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Jury duty summons serves as an education

When the initial summons arrived, there was a feeling of dread. I dutifully filed for a postponement and subsequently forgot about the possibility of a life disruption. However, the court system had not forgotten about me and I was called for jury duty in January.

The summons instructs you to dress appropriately and report at the old courthouse at 9 a.m. Being a novice, I parked right across the street from the courthouse and the lot nailed me for $7.50 for a few hours' time.

The initial experience of entering the courthouse is not unlike the fun you have when you go through the airport security station, except these guys have it down to a seriously annoying art. Not only do you have to empty your pockets and put all your metal objects in the tray, you also have to take off your belt. Naturally the line doesn't move very fast, as guys at the end are trying to rethread their belt in their pants and guys approaching the conveyor are busy holding up their pants and extracting their belts.

Once through this hurdle you are herded into a giant courtroom where everybody is seated in the rear trying to look inconspicuous, or putting all their paraphernalia back in their pockets. You are given a questionnaire and a pen with which to fill it out, but this carries the admonition that you must return the pen because the county is out of money.

Once the paperwork is collected, the judge enters and you all rise. He gives some basic instructions and asks if there is anybody who needs to be excused. Fully half the room is on its collective feet getting in line to talk to the judge. I nervously look around and discover that there are barely enough people left to fill two juries; consequently those of us sitting there are looking at some long odds for being excused.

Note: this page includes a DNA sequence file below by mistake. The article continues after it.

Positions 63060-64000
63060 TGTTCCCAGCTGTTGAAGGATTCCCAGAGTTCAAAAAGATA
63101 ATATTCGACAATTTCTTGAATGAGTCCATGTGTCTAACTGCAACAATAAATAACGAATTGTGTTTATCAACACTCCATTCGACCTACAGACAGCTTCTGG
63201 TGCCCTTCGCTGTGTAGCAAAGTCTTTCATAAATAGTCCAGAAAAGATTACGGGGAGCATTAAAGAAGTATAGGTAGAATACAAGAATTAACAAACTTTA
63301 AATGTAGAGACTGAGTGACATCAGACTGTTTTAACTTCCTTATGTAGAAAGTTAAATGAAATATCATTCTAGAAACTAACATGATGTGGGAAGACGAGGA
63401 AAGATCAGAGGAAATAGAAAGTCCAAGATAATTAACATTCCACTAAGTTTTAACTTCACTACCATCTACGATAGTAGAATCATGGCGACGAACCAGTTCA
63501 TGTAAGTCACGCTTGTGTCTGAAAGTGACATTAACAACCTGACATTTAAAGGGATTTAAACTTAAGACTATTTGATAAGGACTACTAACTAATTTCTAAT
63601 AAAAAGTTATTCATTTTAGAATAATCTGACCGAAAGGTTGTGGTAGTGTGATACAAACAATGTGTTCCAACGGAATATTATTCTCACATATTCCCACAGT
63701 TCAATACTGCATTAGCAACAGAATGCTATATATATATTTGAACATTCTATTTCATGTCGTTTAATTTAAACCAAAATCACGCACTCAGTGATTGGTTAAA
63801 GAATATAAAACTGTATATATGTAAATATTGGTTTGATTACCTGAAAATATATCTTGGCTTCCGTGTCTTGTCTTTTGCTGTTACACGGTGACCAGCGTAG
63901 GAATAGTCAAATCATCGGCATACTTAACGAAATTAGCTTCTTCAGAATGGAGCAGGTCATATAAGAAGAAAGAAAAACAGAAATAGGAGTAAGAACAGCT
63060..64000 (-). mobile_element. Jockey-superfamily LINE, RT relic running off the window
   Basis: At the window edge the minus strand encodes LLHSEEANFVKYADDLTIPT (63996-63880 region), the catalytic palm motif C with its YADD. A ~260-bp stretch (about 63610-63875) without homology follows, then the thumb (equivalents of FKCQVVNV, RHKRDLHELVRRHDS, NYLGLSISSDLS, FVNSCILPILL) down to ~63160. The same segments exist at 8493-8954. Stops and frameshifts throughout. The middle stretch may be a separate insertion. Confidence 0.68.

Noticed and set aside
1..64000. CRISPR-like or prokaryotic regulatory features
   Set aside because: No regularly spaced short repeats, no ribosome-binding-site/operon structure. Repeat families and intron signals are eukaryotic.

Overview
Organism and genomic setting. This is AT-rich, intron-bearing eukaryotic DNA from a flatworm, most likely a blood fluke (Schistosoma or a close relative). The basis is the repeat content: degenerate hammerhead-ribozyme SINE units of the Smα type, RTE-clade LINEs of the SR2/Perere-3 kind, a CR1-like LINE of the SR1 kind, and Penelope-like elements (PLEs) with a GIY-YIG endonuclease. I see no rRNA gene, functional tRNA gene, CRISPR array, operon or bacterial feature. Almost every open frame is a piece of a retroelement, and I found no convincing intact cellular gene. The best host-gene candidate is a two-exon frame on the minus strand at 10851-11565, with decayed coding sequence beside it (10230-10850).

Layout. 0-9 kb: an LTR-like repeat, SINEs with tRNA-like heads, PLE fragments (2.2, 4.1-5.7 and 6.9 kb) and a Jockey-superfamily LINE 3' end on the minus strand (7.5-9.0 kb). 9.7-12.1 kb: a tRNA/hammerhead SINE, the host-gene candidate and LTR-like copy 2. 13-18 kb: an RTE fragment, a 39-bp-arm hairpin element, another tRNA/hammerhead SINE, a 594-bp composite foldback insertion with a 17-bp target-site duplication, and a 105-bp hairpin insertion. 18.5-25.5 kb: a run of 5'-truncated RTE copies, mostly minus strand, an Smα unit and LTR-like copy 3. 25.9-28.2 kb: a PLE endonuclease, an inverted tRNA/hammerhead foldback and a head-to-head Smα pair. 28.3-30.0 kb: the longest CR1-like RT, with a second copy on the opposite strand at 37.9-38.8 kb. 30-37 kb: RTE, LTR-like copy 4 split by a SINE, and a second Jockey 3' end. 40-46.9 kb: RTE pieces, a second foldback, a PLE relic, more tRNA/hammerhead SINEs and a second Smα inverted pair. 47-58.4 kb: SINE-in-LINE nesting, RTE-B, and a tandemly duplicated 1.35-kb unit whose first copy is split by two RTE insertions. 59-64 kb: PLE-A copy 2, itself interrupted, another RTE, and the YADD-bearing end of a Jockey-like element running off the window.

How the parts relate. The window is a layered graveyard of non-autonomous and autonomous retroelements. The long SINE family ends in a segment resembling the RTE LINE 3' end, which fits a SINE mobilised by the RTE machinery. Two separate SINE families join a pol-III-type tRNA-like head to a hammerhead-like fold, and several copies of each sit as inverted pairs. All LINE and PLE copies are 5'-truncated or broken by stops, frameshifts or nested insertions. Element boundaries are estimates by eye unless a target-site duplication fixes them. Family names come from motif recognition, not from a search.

Virtually everyone who asked to be excused was successful and almost all the folks left in the seats were chosen for our civic duty. A foreperson and assistant foreperson were selected, and juries A and B were led down to their respective rooms to elect a secretary and meet with an assistant district attorney for some basic instructions and a work schedule.

The schedule is usually two days one week and three days the next, for a four-week period. And you get paid $40 a day if your employer isn't paying you. Even old retired guys get paid, although we still get our retirement pay.

Your job as a juror is simply to see if the case against the defendant is sufficient to give you reasonable cause to believe. If so, you indict the individual and let the assistant district attorney take it to court. I now know the field sobriety tests administered to a suspicious driver and I also know that virtually all policemen have had the opportunity to observe someone intoxicated at a social event, because the standard questions to the arresting officers were always about their respective ability to recognize an intoxicated person. Sounds like the cops attend some good parties.

An additional perk of jury duty is that you meet some very nice people from varied backgrounds who are all performing a civic duty and enjoying themselves. Our group of 23 all got along very well, and learned a great deal about the law and each other. If asked to serve, do it. It's worthwhile and interesting.

Doug Routt is a former commander of the Air Force fighter squadron once stationed at Niagara Falls.

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